Later this spring, new bookseller Zsamé Morgan is planning a soft opening for Babycake’s Book Stack in Saint Paul’s Lowertown. Babycake’s will focus on multicultural and international children’s books. With the addition of Babycake’s, the Twin Cities will arguably become the nation’s hub for children’s bookselling. In addition to the Red Balloon and Minneapolis’s Wild Rumpus, the area also has eight Creative Kidstuff stores, which sell children’s books and educational toys and games. Saint Paul also boasts the only bookstore that specializes in young adult literature, Addendum. The bookstore opened five years ago inside a larger bookstore, Subtext. After moving into a standalone storefront in 2015, Addendum added crossover adult books, which further pumped up sales.
Travelers flying into the Twin Cities don’t even have to leave the airport to shop at a local bookstore. Of five new bookstores scheduled to open later this year in Minnesota, two will be located inside the Minneapolis–Saint Paul International Airport’s main terminal: Words and Open Book.
Milkweed Books manager Hans Weyandt, who began his bookselling career at Saint Paul’s now closed the Hungry Mind (later known as Ruminator Books) and who was a co-owner of Micawber’s, says that the health of the local indie bookstore scene can be attributed in large part to its diversity. Although uptown Minneapolis boasts a large general bookstore, 18,000-sq.-ft. Magers and Quinn, which stocks 120,000 new and used titles, the area also contains a number of smaller specialized bookstores.
Small bookstores fill underserved niches. Among these bookstores is one founded by bestselling author Louise Erdrich that Weyandt describes as “truly singular.” Founded more than 15 years ago, Birchbark Books & Native Arts is an 800-sq.-ft. general bookstore that features an outsize collection of literature by Native American authors for both children and adults, published in English as well as in Native languages.
On the other side of a chain of lakes from Birchbark, another 800-sq.-ft. store, Once Upon a Crime, has specialized in mysteries for three decades. It was purchased by Dennis Abraham and Meg King-Abraham on April 1 last year, the bookstore’s 29th anniversary.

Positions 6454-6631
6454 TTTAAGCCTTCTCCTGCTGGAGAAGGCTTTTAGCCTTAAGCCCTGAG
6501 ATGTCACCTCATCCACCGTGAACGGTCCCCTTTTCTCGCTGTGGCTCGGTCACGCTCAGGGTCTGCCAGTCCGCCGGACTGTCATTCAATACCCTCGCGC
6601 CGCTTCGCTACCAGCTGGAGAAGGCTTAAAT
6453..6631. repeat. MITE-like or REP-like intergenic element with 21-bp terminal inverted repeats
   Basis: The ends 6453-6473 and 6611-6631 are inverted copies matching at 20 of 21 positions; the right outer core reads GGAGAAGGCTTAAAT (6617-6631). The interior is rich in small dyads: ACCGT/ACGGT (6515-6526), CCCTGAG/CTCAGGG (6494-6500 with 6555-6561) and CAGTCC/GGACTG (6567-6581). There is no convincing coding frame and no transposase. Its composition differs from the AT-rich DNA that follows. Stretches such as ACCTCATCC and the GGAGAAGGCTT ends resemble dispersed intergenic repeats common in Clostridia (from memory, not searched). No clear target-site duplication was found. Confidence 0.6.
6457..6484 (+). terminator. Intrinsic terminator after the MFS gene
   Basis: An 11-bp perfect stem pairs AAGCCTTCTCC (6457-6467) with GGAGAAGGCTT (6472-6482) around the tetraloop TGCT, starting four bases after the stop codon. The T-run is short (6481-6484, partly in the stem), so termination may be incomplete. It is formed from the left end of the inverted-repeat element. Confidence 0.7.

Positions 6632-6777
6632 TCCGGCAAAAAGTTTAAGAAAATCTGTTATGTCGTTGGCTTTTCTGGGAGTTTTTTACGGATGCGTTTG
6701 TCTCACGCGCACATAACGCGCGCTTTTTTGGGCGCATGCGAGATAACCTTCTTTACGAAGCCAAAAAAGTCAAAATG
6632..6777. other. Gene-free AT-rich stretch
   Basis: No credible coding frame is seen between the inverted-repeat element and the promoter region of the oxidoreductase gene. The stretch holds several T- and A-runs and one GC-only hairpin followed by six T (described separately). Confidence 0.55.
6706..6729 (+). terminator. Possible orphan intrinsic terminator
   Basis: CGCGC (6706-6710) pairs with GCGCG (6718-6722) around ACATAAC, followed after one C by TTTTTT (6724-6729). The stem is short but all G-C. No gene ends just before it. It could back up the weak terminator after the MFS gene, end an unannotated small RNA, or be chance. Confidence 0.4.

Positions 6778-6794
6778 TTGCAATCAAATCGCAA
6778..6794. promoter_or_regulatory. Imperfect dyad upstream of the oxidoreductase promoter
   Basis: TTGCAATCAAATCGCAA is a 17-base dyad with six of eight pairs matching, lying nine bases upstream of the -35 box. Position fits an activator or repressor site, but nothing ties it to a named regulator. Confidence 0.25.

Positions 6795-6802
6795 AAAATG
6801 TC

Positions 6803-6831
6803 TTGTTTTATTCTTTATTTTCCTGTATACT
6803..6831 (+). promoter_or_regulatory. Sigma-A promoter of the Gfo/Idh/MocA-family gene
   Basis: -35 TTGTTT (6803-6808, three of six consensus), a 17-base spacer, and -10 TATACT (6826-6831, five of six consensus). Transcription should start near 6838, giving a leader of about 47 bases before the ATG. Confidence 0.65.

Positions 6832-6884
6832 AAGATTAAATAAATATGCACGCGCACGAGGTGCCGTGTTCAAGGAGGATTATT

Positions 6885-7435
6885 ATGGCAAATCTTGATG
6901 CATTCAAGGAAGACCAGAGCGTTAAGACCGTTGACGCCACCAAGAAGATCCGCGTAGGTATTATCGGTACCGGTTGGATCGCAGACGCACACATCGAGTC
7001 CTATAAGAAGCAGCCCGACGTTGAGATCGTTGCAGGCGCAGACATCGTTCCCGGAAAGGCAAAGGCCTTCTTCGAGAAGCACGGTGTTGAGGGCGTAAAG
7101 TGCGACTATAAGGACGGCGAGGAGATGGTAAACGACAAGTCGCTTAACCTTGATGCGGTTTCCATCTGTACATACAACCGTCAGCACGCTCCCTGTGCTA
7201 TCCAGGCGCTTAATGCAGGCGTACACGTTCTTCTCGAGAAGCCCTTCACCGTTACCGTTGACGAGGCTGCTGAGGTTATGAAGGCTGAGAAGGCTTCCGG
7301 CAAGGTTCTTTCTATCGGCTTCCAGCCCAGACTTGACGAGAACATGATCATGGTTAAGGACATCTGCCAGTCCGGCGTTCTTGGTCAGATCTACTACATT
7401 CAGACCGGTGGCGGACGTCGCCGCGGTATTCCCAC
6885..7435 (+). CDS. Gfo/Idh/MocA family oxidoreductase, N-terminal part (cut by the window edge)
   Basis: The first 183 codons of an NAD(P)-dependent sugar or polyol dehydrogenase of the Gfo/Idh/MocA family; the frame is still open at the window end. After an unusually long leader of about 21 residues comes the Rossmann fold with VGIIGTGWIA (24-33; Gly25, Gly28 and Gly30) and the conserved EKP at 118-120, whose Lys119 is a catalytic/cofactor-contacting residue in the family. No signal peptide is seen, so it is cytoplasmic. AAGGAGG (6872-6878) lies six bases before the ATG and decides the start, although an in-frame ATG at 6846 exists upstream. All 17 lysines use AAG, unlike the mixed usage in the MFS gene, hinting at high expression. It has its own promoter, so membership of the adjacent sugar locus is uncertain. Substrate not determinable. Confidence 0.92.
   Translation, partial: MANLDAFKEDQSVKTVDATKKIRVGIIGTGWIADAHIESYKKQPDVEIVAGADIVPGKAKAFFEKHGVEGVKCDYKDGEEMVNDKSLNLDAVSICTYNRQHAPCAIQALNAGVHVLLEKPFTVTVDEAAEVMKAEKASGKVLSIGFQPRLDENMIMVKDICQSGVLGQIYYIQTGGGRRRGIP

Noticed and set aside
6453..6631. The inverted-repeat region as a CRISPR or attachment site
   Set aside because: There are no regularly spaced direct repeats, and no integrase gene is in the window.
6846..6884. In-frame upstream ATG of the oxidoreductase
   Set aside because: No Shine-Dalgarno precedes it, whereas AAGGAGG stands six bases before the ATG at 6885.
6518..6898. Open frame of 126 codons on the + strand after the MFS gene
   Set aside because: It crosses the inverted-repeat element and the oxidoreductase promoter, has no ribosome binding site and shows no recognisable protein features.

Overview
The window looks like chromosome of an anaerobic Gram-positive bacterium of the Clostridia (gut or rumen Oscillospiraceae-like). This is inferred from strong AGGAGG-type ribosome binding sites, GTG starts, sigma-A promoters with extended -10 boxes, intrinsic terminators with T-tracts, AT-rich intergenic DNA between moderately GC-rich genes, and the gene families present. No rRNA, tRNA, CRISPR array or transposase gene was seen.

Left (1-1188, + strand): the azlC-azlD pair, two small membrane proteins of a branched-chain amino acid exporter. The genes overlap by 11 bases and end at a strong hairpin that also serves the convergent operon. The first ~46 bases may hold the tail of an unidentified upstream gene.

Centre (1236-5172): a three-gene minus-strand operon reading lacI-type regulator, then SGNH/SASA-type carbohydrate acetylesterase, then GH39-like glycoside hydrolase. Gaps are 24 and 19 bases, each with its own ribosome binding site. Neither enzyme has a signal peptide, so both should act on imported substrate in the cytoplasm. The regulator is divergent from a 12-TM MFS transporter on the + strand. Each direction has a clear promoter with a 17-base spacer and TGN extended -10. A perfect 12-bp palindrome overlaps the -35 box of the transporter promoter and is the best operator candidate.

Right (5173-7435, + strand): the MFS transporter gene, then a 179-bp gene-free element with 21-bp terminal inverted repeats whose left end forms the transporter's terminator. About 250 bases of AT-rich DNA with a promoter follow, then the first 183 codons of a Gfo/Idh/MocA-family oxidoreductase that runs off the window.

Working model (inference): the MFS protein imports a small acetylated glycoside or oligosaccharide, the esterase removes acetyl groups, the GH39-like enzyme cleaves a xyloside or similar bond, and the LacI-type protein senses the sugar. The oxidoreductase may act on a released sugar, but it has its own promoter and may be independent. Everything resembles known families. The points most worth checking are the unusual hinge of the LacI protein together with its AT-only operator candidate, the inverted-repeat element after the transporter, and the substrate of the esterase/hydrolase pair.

In Saint Paul, Hmong ABC, which bills itself as the first and only Hmong bookstore in the world, has operated for more than two decades. And Daybreak Press Global Bookshop, which specializes in books from around the world on faith, social justice, and feminism, has moved across the river to the University of Minnesota area a year after launching in Saint Paul in 2014. Not only are Saint Paulites still crossing the river to visit the store, but owner Tamara Gray reports that heavier foot traffic at the new location is pushing up sales.
One of the few remaining black bookstores in the country, Ancestry Books specializes in literature by and about indigenous peoples and people of color. The bookstore closed in August 2015 after a little over a year in business. But founder Chaun Webster reopened it last winter as a recurring weekend pop-up outlet at Juxtaposition Arts, a local arts organization.
With so many different types of bookstores catering to readers, Moon Palace’s Schwesnedl says that the metro area’s indie scene has reached “a critical mass,” which means that physical bookstores should continue to do well. “Minnesotans are cranky and independent,” Schwesnedl adds. “They’ll shop at a local store over Amazon any day. There’s a reason that the Twin Cities never make it onto Amazon’s annual list of the 20 most-well-read cities in the U.S.”
A version of this article appeared in the 01/16/2017 issue of Publishers Weekly under the headline: